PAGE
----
Being aware of the rainy season in Panama, we could not find until March 2012 for Royalton Panama All Suites Resort (now Wyndham Grand Playa Blanca). Being first timer to Panama we were excited and apprehensive. Landed at the airport and boarded a transfer bus, while our luggage was taken by a truck. Royalton was 2 1/2 hours away, via crowded and slow mountain highway. First we were impressed by the fresh looking new Resort, except that “suites” were just hotel rooms, no match with the description that led many Canadian to jump on the deal. Whole line of customers complaining about their assigned rooms were at the front desk, so were we at the end of the line. However, Manager and her desk staff did their best to please everyone. We had to change room twice until we found an acceptable solution. Thereafter, there was no complaint.
The Resort comprised of three blocs, arranged in U shape, all with balconies and very refreshingly appealing. Central garden is a beauty to enjoy, water channels in a very artistic design and modern furniture and decorations all over.
Buffet Restaurant was pleasant, lots of variety in salads, fruit and desert and hot dishes at lunch and dinner. Specialty restaurant was well appointed and pleasing, food was very good. Staff was very friendly. Rooms were clean and well supplied with bathroom amenities. Two trips: “Valle d Anton” and “Panama Canal & the Colonial City” were very informative and enjoyable. We strongly recommend to all visitors to Panama.
Instruments of torture during the slavery era in Colombia and/or other countries (pictures with permission of the museum)
“As one of the oldest continually inhabited cities in the world, Aleppo has long been the urban, commercial, and cultural center of northwestern Syria. Aleppo‘s role as a commercial hub and a trade center that began in the 2nd millennium BC and reached its peak during the 16th-18th centuries AD. In the center of the ancient city, the Aleppo citadel rises 50m above the surrounding area and dates to the 10th century BC or earlier, and stands on the remains of Hittite, Hellenistic, Roman, Byzantine, Seljuk, and Ayyubid period buildings. The surrounding walled city dates to the same periods, with still standing structures and architectural remains. Surviving remains include medieval gates, 6th century Christian structures, Roman period street plans, Ayyubid and Mamluk mosques and schools, and many Ottoman period homes and palaces. One of the most well-known cultural sites in Aleppo is the Great Mosque, which was founded in the Umayyad period and rebuilt in the 12th century with a Mamluk minaret dated to AD 1090. Next to the Ummayad Mosque is a Byzantine cathederal that later became the al Halawyah Madrassa–a Koranic school. The Ancient City of Aleppo was inscribed on the World Heritage List in 1986.” (Source: “Expactify.com Navigating the Major Cities of Syria“)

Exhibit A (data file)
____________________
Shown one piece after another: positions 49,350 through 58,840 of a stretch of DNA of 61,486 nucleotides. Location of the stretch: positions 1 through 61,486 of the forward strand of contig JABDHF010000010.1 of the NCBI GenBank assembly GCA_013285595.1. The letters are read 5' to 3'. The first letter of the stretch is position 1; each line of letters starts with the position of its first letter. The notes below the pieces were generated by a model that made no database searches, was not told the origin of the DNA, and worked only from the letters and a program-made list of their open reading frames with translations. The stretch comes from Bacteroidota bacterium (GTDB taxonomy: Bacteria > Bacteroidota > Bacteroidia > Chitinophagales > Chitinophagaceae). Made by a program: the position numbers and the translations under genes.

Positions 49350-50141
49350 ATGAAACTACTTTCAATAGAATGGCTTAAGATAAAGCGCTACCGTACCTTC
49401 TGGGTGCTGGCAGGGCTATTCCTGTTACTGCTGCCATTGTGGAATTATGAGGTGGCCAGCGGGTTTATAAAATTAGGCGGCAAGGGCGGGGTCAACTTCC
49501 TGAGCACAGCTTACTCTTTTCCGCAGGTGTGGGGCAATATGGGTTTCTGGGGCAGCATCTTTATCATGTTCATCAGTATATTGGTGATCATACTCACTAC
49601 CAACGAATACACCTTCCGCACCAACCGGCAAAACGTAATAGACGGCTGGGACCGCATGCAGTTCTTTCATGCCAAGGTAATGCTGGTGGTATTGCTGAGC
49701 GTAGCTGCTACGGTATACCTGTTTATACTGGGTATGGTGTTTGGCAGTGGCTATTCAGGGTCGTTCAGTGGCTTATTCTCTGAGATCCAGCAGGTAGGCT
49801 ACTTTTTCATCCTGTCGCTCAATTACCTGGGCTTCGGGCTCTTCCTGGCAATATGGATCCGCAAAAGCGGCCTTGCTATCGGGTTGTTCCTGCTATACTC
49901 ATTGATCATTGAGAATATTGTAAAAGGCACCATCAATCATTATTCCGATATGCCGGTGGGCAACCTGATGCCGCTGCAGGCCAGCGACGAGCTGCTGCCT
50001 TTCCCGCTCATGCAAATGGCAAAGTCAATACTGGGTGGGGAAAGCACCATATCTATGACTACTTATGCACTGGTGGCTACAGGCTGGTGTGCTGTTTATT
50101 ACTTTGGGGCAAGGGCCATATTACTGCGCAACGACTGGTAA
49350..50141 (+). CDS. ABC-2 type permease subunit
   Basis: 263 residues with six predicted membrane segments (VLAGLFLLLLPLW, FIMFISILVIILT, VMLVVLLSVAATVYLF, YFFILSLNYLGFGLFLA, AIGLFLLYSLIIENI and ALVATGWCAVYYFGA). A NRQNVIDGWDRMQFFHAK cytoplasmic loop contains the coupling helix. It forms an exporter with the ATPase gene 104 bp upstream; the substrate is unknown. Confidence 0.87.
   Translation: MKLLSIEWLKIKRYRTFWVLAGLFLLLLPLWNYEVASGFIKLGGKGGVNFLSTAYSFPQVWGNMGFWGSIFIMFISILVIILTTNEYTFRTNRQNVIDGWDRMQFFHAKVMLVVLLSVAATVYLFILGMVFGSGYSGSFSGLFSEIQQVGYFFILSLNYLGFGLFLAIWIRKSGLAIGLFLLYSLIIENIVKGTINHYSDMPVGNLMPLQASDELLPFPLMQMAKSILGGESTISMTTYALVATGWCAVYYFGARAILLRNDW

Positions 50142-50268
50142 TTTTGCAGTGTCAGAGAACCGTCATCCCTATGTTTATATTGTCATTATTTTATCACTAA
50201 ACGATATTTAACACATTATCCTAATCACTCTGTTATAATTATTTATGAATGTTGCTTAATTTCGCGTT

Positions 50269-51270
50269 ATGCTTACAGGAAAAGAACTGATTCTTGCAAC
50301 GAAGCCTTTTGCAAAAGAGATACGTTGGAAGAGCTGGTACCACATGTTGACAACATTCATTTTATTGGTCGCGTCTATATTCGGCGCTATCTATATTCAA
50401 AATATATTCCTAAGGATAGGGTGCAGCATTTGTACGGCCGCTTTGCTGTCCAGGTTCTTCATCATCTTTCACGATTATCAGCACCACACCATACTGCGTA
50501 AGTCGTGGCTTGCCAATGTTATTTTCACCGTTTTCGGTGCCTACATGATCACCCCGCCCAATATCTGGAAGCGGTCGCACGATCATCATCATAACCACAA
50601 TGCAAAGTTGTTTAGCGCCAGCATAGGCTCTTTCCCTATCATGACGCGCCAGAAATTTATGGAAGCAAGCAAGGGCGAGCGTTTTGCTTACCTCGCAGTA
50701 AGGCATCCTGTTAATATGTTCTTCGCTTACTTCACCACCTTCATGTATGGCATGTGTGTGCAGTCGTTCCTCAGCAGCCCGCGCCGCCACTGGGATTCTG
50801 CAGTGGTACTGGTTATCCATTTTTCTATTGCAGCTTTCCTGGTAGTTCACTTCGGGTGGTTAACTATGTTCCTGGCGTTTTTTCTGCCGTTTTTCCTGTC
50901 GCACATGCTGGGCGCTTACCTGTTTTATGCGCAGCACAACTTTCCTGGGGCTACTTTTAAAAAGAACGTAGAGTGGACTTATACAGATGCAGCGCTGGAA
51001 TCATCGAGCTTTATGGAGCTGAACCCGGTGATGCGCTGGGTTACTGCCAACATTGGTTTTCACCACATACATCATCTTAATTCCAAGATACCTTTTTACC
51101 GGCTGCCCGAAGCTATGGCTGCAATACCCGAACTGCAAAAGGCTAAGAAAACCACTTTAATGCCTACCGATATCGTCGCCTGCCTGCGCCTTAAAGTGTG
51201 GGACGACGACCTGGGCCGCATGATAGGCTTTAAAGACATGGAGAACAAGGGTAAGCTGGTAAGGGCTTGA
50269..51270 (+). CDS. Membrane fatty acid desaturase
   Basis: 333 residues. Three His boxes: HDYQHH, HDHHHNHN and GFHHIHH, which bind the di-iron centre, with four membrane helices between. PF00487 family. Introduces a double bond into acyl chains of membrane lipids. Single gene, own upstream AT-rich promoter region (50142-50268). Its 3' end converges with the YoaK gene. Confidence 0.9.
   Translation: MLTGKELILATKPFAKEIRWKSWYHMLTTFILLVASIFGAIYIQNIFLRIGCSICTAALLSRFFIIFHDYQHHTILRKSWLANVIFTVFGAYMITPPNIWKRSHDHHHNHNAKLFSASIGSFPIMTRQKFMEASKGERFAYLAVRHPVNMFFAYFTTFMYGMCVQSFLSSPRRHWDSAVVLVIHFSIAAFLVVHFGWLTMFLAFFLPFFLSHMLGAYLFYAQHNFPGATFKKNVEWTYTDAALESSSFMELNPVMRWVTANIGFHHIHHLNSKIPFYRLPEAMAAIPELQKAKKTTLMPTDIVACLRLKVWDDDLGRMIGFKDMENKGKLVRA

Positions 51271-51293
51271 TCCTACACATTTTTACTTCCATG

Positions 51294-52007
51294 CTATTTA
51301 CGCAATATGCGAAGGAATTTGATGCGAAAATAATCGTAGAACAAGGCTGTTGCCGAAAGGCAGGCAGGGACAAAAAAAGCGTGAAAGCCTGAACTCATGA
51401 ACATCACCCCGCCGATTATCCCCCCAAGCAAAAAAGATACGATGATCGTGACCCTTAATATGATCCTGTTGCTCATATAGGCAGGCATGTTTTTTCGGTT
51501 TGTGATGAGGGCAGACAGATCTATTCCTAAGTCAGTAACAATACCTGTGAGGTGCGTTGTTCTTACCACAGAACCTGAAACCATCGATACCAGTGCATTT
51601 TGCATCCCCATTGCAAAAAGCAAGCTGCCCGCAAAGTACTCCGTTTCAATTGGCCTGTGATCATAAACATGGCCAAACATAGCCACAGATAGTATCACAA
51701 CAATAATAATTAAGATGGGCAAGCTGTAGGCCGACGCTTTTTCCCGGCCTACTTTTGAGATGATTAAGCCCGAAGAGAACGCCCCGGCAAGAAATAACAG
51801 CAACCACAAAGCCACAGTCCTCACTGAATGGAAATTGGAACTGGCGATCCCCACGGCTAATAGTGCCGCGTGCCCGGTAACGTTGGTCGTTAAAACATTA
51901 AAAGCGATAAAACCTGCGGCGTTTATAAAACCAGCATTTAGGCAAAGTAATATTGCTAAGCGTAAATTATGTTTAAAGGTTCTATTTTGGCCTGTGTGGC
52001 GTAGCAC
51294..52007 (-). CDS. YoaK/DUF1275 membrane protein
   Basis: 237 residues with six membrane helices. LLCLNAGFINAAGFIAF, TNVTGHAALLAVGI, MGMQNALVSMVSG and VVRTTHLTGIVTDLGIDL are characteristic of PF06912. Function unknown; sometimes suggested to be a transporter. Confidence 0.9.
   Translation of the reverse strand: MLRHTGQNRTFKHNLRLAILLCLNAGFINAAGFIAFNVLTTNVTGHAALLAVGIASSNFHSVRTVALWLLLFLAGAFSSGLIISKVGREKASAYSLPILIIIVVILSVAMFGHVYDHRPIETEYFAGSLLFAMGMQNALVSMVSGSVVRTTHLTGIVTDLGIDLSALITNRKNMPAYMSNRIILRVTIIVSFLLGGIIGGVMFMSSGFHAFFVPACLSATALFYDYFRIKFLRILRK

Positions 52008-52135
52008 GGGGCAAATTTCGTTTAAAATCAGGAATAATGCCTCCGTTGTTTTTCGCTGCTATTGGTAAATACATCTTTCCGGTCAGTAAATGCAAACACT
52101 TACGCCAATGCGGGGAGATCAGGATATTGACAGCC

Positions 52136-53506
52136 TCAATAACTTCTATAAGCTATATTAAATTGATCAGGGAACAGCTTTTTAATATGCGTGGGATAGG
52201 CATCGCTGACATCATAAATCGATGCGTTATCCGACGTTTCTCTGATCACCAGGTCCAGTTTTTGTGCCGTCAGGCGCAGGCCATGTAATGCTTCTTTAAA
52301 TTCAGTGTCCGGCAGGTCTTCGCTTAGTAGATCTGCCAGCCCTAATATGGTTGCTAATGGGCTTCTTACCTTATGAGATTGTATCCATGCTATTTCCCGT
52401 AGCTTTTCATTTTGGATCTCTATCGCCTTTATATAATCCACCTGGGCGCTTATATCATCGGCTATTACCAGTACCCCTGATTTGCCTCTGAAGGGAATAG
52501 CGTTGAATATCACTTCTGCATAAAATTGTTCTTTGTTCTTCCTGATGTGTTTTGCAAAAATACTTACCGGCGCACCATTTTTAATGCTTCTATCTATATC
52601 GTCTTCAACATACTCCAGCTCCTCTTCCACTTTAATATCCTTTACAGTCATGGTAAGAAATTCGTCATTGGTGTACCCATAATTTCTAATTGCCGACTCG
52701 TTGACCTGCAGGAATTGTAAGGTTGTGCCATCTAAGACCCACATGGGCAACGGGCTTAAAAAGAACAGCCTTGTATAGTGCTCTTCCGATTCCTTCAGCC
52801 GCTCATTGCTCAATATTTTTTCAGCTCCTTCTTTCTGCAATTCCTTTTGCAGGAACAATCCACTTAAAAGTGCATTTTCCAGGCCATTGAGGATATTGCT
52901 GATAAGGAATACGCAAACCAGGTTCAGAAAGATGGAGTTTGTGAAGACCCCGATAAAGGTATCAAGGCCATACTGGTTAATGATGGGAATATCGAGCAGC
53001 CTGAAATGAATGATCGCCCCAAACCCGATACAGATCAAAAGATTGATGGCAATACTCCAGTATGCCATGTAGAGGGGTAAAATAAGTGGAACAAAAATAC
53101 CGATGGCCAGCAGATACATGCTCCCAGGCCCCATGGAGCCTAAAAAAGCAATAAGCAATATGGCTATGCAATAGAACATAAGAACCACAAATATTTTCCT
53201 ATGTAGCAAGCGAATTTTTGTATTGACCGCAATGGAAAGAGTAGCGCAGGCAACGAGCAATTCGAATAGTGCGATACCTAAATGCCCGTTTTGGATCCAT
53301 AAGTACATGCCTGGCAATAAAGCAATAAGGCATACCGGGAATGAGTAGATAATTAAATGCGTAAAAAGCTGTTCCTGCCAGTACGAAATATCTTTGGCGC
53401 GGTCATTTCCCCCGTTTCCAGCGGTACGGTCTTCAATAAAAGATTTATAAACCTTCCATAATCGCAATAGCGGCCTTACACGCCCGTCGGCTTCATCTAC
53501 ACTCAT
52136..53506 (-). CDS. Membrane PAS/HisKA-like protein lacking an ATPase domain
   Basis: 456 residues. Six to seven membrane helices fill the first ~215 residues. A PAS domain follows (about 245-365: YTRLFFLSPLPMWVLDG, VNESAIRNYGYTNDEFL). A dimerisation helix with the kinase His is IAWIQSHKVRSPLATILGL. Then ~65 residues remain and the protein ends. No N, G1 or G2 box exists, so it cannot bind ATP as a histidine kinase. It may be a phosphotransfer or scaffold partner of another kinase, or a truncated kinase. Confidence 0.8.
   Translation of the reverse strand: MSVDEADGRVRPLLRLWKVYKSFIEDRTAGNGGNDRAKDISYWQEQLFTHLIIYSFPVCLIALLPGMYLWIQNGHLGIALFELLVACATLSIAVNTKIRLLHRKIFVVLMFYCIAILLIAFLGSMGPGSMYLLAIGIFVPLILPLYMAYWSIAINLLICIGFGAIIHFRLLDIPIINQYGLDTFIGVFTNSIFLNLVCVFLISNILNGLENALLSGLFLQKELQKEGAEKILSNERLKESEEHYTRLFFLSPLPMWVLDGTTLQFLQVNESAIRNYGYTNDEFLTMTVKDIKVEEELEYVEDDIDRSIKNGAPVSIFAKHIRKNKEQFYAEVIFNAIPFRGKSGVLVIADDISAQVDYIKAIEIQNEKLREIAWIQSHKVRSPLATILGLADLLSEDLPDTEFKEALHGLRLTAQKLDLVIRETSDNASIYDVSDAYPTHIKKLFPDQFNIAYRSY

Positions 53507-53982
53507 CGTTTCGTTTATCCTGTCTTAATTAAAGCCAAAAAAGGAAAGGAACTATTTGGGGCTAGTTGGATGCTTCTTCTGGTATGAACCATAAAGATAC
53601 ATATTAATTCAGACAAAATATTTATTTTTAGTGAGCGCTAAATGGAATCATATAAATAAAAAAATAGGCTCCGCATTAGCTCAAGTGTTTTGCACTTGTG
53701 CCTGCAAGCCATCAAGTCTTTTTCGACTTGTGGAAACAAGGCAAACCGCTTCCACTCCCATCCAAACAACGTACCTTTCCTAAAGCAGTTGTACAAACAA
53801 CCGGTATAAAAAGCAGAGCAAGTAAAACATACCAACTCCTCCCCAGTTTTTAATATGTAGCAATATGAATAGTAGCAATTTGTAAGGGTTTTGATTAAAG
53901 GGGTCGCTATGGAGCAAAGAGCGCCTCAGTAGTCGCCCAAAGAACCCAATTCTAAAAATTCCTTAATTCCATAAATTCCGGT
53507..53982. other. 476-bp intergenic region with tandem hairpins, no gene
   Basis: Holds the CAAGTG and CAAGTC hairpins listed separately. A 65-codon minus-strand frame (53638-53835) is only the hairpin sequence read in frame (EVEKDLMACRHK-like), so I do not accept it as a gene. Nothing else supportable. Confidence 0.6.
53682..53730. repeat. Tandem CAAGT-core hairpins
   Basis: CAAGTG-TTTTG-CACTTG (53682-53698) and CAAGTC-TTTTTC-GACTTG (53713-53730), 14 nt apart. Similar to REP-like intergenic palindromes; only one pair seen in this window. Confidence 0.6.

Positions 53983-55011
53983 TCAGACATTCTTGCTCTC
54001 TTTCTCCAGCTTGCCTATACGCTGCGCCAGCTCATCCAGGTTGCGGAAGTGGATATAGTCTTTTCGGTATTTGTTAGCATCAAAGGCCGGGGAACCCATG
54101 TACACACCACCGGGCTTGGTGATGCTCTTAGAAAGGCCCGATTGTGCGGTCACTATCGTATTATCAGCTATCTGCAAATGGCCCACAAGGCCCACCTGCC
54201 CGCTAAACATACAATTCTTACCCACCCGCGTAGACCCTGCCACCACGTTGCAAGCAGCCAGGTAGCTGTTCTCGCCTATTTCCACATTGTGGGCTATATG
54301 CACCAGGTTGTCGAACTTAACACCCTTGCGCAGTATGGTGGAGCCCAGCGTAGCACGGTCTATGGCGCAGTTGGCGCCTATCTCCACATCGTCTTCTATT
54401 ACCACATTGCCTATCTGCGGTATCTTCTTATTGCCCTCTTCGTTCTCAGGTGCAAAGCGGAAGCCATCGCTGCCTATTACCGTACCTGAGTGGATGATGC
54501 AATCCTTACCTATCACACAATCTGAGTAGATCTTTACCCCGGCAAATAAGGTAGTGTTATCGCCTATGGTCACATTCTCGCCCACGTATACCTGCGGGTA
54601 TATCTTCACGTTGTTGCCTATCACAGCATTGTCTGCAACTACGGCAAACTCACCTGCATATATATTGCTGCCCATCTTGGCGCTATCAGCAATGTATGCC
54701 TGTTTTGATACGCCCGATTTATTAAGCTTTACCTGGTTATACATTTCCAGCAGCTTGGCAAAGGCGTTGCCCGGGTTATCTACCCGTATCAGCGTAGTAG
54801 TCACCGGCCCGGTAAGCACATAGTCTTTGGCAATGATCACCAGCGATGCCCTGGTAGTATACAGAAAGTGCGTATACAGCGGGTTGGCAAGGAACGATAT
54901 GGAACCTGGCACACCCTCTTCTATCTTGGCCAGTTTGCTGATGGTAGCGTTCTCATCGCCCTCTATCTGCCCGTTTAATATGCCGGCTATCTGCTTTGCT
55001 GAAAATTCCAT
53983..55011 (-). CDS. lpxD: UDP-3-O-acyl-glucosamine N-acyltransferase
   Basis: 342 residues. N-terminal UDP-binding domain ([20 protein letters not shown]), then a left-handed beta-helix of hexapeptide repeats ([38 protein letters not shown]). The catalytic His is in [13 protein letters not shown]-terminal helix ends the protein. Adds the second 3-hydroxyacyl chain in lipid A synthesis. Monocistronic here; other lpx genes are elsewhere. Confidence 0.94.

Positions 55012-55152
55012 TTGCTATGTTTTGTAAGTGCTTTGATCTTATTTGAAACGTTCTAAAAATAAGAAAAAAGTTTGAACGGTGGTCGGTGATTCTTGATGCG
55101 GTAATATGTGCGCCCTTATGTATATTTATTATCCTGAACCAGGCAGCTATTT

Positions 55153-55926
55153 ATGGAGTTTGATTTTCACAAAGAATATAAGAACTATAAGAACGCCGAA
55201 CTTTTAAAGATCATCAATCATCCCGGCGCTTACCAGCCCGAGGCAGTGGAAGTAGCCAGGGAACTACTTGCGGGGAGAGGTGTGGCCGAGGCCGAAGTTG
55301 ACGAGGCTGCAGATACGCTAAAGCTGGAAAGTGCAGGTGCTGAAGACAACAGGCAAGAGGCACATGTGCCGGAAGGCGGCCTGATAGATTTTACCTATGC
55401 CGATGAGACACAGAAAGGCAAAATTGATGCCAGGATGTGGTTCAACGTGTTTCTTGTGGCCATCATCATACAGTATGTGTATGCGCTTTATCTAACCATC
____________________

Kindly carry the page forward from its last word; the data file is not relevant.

“The city’s significance in history has been its location at one end of the Silk Road. According to many historians, Aleppo was the most developed commercial and industrial city in the Ottoman Empire after Constantinople and Cairo.”
OUR VISIT TO ALEPPO
In 2001, on the invitation of our close friend, Professor (Dr.) Ahmad Yusuf al-Hassan, Dean of School of Engineering and later President at the University of Aleppo, we visited and stayed in Aleppo (for a week) and enjoyed Dr. Hassan’s mother’s hospitality, a real Syrian food dishes.
View of Aleppo from the Citadel
View of Aleppo from the Citadel
Gate of the Citadel facing Aleppo
Entrance Lobby of the Citadel
View of the Steps to the Citadel
Great Mosque, which was founded in the Umayyad period and rebuilt in the 12th century with a Mamluk minaret dated to AD 1090
Aleppo Downtown Clock Tower
Restaurant in Aleppo
Grand Bazaar in Aleppo
Aleppo Old Downtown
Orange Orchards on the railway route to Latakia
Orange Orchards on the Railway route to Latakia